Of the $694 million taken in the most recent fiscal year, $11.2 million went to public-transportation projects and $3.5million to the Arizona Commerce Authority. The Game and Fish Department Heritage Fund, which supports outdoor recreation and protects critical wildlife, got $10 million; health and welfare programs, $19.6 million. Homeless shelters took home $1 million, and a state program for problem gamblers got $300,000.
“Without the Lottery, many of these programs would not exist,” said Kerry Carmichael of Tempe, a Powerball regular who with his wife, Diane, won $2.5million in 1995 and $1 million in March.
That common public perception is cultivated by Lottery marketing. Designated programs have received hundreds of millions of dollars over the years, and Lottery officials tout those benefits.
Yet Pierce argued that there’s no evidence to show that Lottery disbursements to even the designated programs truly improve services in any of those areas.
“Even when the revenue is dedicated for a particular purpose, you can’t really trace them,” Pierce said. “You don’t know for sure that those are dollars added on top of what legislators would have appropriated.”
Senate President Andy Biggs, R-Gilbert, who usually prides himself on his budget knowledge, concedes he has no idea where Lottery revenue goes — nor do players.
“I don’t think people even think about where it goes,” he said.
By statute, the Lottery is permitted to spend up to 18.5 percent of revenue on operating and game expenses, including ticket printing, distribution, online-vendor fees, advertising and retailer sales commissions. While revenue has risen, its operating budget hasn’t changed dramatically in more than a decade.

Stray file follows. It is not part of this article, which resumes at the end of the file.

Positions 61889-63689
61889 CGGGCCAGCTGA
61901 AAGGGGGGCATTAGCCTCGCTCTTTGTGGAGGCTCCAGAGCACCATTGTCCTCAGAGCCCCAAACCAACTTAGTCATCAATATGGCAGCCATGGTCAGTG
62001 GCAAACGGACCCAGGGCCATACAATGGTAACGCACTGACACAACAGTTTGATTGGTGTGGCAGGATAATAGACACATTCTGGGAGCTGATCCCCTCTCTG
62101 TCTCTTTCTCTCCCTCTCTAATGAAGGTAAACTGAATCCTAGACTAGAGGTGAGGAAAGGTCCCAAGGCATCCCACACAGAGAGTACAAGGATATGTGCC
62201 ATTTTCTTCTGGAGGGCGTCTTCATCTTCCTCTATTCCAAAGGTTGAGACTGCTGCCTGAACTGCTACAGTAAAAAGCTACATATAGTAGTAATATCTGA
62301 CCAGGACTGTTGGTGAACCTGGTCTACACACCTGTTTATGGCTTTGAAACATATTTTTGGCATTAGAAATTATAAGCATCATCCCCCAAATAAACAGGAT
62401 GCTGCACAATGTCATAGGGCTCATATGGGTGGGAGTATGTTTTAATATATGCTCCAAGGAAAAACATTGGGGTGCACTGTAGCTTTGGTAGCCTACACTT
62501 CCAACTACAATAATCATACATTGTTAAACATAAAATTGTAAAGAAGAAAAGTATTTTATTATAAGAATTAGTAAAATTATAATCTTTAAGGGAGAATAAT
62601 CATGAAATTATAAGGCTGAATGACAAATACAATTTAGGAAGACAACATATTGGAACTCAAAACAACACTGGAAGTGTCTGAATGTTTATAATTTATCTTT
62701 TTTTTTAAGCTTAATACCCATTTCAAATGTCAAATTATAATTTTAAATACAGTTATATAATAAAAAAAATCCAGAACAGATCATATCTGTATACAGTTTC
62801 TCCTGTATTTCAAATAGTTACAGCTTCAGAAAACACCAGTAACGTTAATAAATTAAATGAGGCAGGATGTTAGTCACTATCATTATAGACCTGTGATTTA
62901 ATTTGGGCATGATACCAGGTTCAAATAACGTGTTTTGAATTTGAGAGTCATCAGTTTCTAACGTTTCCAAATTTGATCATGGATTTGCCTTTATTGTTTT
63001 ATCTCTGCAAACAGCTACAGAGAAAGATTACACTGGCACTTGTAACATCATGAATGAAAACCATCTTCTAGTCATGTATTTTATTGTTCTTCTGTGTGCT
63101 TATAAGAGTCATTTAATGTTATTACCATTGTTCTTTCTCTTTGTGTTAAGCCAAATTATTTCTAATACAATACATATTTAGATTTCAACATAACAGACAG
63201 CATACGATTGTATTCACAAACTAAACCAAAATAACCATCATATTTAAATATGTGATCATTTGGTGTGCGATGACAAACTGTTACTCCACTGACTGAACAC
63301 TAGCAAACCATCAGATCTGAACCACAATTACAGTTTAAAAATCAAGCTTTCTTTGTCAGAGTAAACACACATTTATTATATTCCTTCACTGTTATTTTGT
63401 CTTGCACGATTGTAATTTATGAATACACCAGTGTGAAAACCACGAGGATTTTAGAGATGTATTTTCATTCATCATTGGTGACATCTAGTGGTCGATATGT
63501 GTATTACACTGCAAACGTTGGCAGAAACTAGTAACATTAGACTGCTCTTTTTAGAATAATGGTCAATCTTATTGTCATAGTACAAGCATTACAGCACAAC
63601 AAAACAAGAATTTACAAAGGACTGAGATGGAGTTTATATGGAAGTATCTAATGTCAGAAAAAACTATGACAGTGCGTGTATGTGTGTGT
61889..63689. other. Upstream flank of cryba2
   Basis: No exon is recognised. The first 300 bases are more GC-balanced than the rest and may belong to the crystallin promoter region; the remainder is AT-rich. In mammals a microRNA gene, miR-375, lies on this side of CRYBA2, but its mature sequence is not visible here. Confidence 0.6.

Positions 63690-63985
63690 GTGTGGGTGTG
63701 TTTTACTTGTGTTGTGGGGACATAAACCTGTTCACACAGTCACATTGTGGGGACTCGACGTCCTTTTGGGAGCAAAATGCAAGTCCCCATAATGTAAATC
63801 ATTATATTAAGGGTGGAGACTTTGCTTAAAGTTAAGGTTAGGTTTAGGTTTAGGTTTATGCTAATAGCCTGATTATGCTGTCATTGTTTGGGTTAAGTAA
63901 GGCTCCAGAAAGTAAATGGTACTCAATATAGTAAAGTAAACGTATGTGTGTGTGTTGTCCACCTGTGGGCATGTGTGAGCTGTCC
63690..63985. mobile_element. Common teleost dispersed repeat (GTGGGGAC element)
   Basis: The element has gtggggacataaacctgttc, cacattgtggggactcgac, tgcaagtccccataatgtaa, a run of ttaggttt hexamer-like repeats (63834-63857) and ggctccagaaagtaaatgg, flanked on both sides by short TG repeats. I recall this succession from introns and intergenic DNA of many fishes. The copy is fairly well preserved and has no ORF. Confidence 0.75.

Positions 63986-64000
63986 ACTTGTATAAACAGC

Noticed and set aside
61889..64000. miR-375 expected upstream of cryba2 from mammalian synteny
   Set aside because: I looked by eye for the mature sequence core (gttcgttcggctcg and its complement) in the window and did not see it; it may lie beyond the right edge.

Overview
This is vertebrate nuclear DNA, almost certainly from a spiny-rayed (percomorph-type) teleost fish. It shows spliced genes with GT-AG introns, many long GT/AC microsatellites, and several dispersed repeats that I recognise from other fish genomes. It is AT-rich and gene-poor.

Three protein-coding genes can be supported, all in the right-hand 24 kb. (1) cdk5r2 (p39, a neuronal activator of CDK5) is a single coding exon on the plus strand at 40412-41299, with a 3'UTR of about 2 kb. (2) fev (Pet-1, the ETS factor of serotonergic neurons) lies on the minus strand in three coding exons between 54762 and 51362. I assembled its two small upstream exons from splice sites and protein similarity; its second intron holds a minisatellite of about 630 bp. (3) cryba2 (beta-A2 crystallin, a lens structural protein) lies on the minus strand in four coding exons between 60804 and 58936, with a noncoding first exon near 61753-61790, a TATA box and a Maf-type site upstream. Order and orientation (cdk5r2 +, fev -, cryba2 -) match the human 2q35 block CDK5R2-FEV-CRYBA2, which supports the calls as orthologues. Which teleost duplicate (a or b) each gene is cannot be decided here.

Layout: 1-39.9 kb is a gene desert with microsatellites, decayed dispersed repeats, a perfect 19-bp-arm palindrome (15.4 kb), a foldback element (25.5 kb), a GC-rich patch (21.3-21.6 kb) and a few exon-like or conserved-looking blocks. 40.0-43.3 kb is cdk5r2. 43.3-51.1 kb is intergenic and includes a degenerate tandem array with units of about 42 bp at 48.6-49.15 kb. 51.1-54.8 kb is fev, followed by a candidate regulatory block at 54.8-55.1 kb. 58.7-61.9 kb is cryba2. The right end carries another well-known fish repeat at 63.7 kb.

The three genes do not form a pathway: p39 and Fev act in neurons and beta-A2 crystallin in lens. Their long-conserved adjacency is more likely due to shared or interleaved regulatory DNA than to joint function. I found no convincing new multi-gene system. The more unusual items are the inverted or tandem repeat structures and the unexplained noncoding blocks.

Last fiscal year, its operating budget, which includes employing 98 people, totaled $8.3 million plus $20 million for game expenses — equaling 4 percent of revenue.
Its big boost in spending over the years has been in advertising, which grew from $6 million in 2002 to more than $14 million last fiscal year. That covers sponsoring events, paying public-relations company Lane Terralever and marketing new games, all with the goal of hooking Arizonans.
Commissions to retailers have also grown, particularly in recent years, as revenue has spiked. Retailers got $46million last fiscal year compared with $26.5 million in 2005.
With growth in those areas, the Lottery is nearing its 18.5 percent limit. Last fiscal year, those costs hit about 13 percent. According to the Lottery’s strategic plan, it intends to ask the Legislature for an additional 10 percent in the marketing budget.
The bigger the pot, the more people play. Arizona Lottery announced in October that the multistate Mega Millions was boosting its jackpot from at least $12 million to at least $15 million and adding a $1 million second prize. Record-breaking multistate Powerball games, and a $587 million Arizona winner last November, helped attract Lottery players.
“Powerball is the gateway game for new players,” Bach said.
And the Lottery isn’t stingy with its winners: In fiscal 2013, 61.9 percent of revenue went to prize money. Statute requires at least 50 percent goes back to the players.
Bach said one goal is to introduce new games to attract new players while at the same time retaining core players.
According to the Lottery’s analysis, the average state player is White, 52 years old, likely attended college and has a median annual income of $53,630. A push is on to bring in younger buyers.
This year, the Lottery introduced Ghostbusters and Duck Dynasty Scratcher tickets, joined Instagram and gave away concert tickets.
Bach said the Lottery is in the process of finishing a study targeting 20-somethings.
As the Lottery works to fatten revenue, Arizona’s counties plan to fight to restore their share of the winnings. Officials have begun talks with state lawmakers in the hopes of making that happen next session.
Until 2010, the state’s 13 rural counties each landed $550,000 a year in Lottery revenue, while Pima and Maricopa counties each got $250,000. The counties would like to restore the funding at those levels again.
Some Democratic state lawmakers have mentioned an interest in trying to restore revenue for mass transit as well.
Reach the reporter at firstname.lastname@example.org.